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Volume 15, Issue 2: Cretan Times

Pope Declares Crusade Against Bush for Disobedience on Iraq

Douglas Jones

VATICAN CITY—Pope John Paul II on Saturday declared a military crusade against President Bush and the U.S. for waging war against Iraq. In the General Audience declaration, the pope reminded the gathered crowd he had openly warned President Bush not to go to war and that there would consequences.

"He chose to ignore us," said the pope. "When war, as in these days in Iraq, threatens the fate of humanity, it is ever more urgent to proclaim, with a strong and decisive voice, that only obedience to the Holy See can lead to a more peaceful and just society."
A few hours after the war began, the Vatican expressed "deep pain"
and faulted both sides for failing to get along, but until Saturday, the pope himself had not spoken about the attacks. Before the war, the pope had sent a cardinal to plead with President Bush but was rebuffed when Bush explained he was a Methodist. Another cardinal had been sent to Baghdad to press Saddam Hussein to ease up a bit on prisoner torture in exchange for beatifying an Iraqi saint.
On Monday, the U.S. Coast Guard observed several dozen Vatican special forces troops in flowing red capes disembarking near Lady Bird Johnson Memorial Park. Coast Guardsmen turned them around and directed them
toward the White House. The White House security guards declined their demand to enter, and when the Vatican troops surrounded the White House, threatening a lengthy siege, the security guards took their guns away.
In response, the Holy See Press Office explained that this incursion was only the first of many stages in the crusade and predicted that "the pope won't relent until President Bush comes to the Vatican and begs the Holy Father for forgiveness, while standing in the specially provided footbox of ice."


 

Satellite News Coverage Reveals Iraq to be a Deeply Pixelated Country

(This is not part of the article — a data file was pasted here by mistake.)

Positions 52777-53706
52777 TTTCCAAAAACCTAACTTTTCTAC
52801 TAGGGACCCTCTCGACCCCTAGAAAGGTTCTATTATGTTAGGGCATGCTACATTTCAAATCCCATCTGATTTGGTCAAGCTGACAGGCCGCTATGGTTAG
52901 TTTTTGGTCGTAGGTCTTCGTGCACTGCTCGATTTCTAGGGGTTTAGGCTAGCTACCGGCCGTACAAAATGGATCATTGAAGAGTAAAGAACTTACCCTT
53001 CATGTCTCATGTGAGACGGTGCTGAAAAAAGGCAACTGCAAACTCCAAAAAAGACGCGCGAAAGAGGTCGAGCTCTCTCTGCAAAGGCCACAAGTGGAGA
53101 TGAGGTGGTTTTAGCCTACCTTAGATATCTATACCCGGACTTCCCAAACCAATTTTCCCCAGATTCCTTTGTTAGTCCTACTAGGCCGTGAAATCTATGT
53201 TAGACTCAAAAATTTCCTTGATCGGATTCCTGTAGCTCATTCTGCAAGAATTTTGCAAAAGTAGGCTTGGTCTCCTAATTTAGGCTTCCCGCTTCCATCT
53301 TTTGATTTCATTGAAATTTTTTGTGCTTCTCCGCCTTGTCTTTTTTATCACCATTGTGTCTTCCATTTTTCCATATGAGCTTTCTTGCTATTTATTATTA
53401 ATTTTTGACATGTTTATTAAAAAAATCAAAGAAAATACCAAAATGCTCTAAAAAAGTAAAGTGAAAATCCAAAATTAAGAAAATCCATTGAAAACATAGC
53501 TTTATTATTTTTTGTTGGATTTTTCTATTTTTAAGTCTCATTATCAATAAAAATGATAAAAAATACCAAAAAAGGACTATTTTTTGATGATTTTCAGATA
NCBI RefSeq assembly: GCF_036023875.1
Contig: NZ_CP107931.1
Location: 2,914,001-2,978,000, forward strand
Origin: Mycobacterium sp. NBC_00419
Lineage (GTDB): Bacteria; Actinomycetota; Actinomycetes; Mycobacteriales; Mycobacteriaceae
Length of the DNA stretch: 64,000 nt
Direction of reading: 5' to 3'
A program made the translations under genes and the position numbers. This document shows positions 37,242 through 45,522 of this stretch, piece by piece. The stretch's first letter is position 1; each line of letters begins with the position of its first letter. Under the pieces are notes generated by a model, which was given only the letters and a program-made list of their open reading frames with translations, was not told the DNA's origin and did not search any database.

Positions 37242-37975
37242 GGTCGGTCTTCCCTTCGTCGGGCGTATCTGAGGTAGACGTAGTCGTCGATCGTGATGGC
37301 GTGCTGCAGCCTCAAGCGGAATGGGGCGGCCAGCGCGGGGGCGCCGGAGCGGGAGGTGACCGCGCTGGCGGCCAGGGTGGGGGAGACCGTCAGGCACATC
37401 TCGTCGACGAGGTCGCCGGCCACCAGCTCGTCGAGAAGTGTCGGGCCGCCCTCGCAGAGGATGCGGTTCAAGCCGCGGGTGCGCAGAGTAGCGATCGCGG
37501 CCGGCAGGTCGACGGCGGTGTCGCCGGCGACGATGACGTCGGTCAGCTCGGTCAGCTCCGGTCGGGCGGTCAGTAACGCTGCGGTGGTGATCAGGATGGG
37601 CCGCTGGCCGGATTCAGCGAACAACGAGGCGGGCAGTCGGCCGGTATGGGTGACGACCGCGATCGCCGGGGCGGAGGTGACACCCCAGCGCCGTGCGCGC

Douglas Jones

ATLANTA—CNN polls show that U.S. support for the war skyrocketed when viewers realized how pixelated Saddam Hussein had made his country. Unobservable by standard TV cameras, the widespread pixelation of Iraq was picked up only by the latest high-tech, mobile satellite cameras of embedded reporters. They revealed an Iraqi terrain of stuttered, unfocused boxes, jagged lines, and delayed speech.

"We expected to be surprised but
nothing prepared us for this," noted Gregg Rodgers, a CNN reporter embedded with the Third Infantry. "The cameras with the U.N. inspectors completely missed the pervasive pixelation. Who knew the depths to which Saddam would go? I was often moved to tears by pixelated children with jagged little smiles."
Troops most affected by the pixelation complained that it interfered with navigation, targeting, and putting on uniforms. "Trying to get a pixelated
arm into pixelated sleeve is a nightmare, especially at the elbows," said Capt. Ray Lodge, Marine 3rd Battalion. "But it greatly helped tank track grip."
The boxy effect seemed to have been limited to the main thrust of the campaign and resolved when troops stormed a key Baghdad communication center and rebooted Iraq to the more standard 1024 x 768 resolution.


 

New World Trade Center Visionaries Deny Language Confusion

Douglas Jones

NEW YORK—Joseph Whitehead, chairman of the Lower Manhattan Development Corporation, who recently announced the winning design for the World Trade Center site will include "a spire that reaches to heaven," denied today that his offices have been thrown into linguistic confusion.

"It's just a temporary software problem," he explained through his Swahili translator. "Our offices, as well as those of the Port Authorityand the Mayor's office, have chosen to be highly multicultural, and we're waiting for online translation technology to catch up." He also denied rumors that busloads of translators had been seen arriving throughout the night.
When asked why he was not giving the press conference in English, Whitehead switched to his Icelandic translator and explained it was a personal hobby of his.
In response to questions about the winning design from architect Daniel Libeskind, Whitehead explained the design "should really make a name for America, lest we be scattered over over the face—I mean, the 1,776 ft. spire will be taller than any other tower in the world." Whitehead noted that the bulk of the tower construction will be a team effort by the noted construction companies Tarbell and Gitaud. "So for short, we'll temporarily call the tower the Tar-Git."